Simple approach may help with business’s electronic information

There may be no area where businesses are more behind the curve than in managing their electronic information to keep them out of trouble. That is not a criticism of businesses. The area has changed, and continues to change, so incredibly fast (at least if you grew up before the 1990s), it is almost impossible to completely keep up.

Legally, old rules that were created for stationery documents are often much harder to follow when dealing with electronic records that can be published to millions of people in a split second.

For example, in litigation, parties are often expected to be able to produce electronic communications within a company that may reside on a variety of different devices. Or, in order to protect confidential information as a trade secret, a business must show that it took reasonable steps to protect the information from disclosure.

Bill Nolan

A quarter century ago, that probably meant locking the file cabinet and limiting the distribution of keys. Today, “locking the file cabinet” is much more complicated given the many devices on which the information may reside.

Managing electronic information is a daunting task and the solutions are ever changing as technology changes. It can be one of those tasks that just never gets tackled because it seems insurmountable. But to ignore the task puts your business at risk; there are too many ways you can be hurt by not managing electronic information.

It may be helpful to simplify your thought process in order to better manage this very complex topic. That may sound counterintuitive, but, in fact, the management of electronic information boils down in many ways to old fashioned and relatively straightforward principles. Focusing on these principles may make the hard part –applying the principles to ever-changing technology– easier.

Imagine a sealed envelope containing a document of the utmost importance to you. What are some basic rules you would follow for that envelope?

  • • You would give the envelope only to the people who absolutely had to have it.
  • • You would not leave the envelope in an unsafe place.
  • • You would know where the envelope is at all times.
  • • You would take care not to physically damage the envelope or its contents.

Depending on the particular circumstances (imagine it as part of a “Bourne” movie if that helps bring the concept to life), accomplishing these tasks may not be easy, but the rules themselves are clear.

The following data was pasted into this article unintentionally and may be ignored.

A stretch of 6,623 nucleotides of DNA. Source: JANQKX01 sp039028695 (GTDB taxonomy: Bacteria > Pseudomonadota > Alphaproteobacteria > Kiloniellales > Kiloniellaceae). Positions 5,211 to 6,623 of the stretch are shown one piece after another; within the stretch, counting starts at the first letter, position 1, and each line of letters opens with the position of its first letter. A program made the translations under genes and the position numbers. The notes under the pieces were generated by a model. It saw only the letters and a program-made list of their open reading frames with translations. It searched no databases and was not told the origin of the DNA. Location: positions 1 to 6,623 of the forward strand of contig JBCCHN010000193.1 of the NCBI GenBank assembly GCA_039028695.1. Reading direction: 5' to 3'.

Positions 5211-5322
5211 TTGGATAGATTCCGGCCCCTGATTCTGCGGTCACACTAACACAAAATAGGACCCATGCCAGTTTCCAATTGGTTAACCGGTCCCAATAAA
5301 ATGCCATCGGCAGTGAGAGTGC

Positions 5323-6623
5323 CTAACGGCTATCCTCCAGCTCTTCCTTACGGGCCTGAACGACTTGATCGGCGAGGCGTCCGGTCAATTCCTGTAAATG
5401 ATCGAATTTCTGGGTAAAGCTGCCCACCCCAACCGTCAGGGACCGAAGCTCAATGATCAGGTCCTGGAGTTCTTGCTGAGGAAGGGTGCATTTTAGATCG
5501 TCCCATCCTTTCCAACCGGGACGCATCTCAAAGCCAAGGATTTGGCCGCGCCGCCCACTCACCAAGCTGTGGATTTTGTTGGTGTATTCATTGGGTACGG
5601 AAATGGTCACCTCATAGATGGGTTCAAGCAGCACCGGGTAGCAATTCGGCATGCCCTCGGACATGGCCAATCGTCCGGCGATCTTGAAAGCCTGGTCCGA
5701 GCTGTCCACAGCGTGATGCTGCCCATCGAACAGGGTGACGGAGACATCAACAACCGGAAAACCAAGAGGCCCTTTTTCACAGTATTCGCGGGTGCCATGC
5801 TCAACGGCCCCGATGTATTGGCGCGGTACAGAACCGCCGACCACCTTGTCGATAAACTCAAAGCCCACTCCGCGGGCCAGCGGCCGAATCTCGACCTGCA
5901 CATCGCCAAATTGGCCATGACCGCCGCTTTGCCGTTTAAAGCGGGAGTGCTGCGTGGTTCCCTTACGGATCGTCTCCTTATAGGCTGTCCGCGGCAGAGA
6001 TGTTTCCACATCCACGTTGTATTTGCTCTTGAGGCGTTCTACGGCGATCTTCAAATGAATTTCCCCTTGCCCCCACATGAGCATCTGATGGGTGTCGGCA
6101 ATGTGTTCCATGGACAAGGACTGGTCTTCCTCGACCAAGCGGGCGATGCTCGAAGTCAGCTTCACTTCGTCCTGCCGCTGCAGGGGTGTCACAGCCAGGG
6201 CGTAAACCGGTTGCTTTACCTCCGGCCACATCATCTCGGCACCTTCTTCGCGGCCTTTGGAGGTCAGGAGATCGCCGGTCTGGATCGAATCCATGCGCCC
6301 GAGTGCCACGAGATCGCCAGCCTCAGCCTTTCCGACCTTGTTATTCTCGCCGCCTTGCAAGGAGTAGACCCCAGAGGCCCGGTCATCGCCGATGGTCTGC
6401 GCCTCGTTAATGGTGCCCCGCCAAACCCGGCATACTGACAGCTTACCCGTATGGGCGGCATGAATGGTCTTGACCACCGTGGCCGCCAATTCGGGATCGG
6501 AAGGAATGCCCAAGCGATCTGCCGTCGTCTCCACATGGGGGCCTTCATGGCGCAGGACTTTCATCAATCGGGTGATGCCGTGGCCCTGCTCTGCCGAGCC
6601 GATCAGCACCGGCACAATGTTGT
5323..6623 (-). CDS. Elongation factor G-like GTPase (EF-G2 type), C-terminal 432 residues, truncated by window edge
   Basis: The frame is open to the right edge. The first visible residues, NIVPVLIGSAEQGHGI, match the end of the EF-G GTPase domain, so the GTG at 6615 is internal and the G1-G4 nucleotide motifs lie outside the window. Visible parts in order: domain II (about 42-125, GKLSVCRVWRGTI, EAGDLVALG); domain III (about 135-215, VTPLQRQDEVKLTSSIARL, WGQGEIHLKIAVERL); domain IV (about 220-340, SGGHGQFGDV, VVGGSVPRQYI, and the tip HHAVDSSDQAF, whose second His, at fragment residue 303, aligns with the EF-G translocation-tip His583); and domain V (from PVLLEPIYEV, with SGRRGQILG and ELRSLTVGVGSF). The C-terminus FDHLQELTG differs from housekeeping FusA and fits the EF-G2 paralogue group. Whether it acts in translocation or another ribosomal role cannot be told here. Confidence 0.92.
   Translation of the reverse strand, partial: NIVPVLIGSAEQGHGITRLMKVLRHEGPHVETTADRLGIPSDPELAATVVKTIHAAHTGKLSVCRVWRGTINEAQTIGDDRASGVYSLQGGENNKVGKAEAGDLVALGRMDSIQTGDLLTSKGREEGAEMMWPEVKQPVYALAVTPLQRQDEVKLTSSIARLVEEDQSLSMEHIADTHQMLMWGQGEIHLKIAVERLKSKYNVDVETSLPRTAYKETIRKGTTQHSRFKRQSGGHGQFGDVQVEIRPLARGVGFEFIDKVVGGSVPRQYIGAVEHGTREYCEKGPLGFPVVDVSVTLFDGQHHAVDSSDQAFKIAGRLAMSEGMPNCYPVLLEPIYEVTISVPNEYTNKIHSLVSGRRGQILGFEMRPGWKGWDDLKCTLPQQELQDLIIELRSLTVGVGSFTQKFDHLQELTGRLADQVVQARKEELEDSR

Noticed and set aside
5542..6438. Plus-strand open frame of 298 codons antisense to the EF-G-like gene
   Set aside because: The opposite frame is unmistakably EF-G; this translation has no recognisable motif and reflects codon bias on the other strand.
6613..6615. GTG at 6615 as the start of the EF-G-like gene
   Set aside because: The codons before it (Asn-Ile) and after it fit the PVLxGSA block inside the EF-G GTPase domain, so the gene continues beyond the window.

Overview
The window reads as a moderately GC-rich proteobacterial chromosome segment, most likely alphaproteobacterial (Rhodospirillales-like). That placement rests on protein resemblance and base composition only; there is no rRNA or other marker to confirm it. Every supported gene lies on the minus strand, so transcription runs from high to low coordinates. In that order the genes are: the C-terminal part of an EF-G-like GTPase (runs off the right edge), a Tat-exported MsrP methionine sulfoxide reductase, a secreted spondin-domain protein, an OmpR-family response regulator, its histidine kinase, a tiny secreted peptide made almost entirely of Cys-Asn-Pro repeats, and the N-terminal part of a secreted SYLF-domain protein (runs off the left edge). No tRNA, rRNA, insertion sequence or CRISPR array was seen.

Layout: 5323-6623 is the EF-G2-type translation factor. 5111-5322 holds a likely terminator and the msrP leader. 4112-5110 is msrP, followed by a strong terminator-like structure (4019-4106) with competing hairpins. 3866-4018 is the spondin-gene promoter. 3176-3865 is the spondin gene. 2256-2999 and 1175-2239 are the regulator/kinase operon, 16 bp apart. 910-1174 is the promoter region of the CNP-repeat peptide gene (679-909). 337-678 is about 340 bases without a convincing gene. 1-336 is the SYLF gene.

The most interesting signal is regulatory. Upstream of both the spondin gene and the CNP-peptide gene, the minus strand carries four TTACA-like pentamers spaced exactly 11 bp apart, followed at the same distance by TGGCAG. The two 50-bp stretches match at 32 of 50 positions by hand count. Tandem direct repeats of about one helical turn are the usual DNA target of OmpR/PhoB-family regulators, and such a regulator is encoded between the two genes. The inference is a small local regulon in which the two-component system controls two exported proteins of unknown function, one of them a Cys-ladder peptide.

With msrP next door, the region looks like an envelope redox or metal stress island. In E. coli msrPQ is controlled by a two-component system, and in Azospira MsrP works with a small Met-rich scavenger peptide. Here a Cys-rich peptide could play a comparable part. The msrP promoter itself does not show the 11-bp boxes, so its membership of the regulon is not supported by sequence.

Now think about electronic information in terms of these basic rules.

Give the information only to people who have to have it. Access to electronic information needs to be limited to those people who must have it for business purposes. This keeps the information secure and better enables the company to protect it in court if that becomes necessary.

Also, depending on your business, you may have obligations to other parties to keep the information confidential. There could be liability to employees, to customers, or to others if the information is disclosed without proper measures to protect it.

Do not leave the information in an unsafe place. This is just an extension of the first rule, but stories of information being lost because of a laptop or other electronic device being left on the seat of an unlocked car (or other clearly insecure location) are legion. If valuable information is allowed to be mobile, there must be procedures for ensuring that occurs safely.

For example, smartphones get lost.  If there is valuable information on those devices –and there usually is– you need to have the ability to keep that information from falling into the hands of the person who finds (or steals) your smartphone, such as by programs that allow you to remotely wipe the device.

Know where the information is at all times. You must retain control over the information, as difficult as that may seem. Of course, the first two rules are a big part of that. Further, you should be able to identify where your information resides. This often comes up in litigation, where the other side may be entitled to review all communications within your business pertaining to a certain subject area, and the court will expect you to be able to find it on various electronic devices.

Somebody may have a personally owned smartphone, for example, but if that person is using it for business purposes, the business may be expected to produce that information in litigation. Therefore, you need to have procedures for what information may reside on personal electronic devices, and commit team members in writing to allowing the company access to that information when necessary. You cannot afford to have an employee holding your information hostage on a personally owned device.

Do not damage the information. Other than through an established records destruction procedure, destroying documents may put the business at risk. This is especially true in the litigation context, where not having a document you are expected to have can create a variety of negative consequences. This concept is not novel, certainly, but applying it to electronic evidence that is difficult to control can be problematic.

Breaking this complex subject down into this simplest form will not solve the challenges that come along with constantly changing ways of creating and storing information, but using this frame as reference may help your business better understand and respond to the important task at hand. Applying these rules one step at a time certainly is a better approach than ignoring the challenge altogether.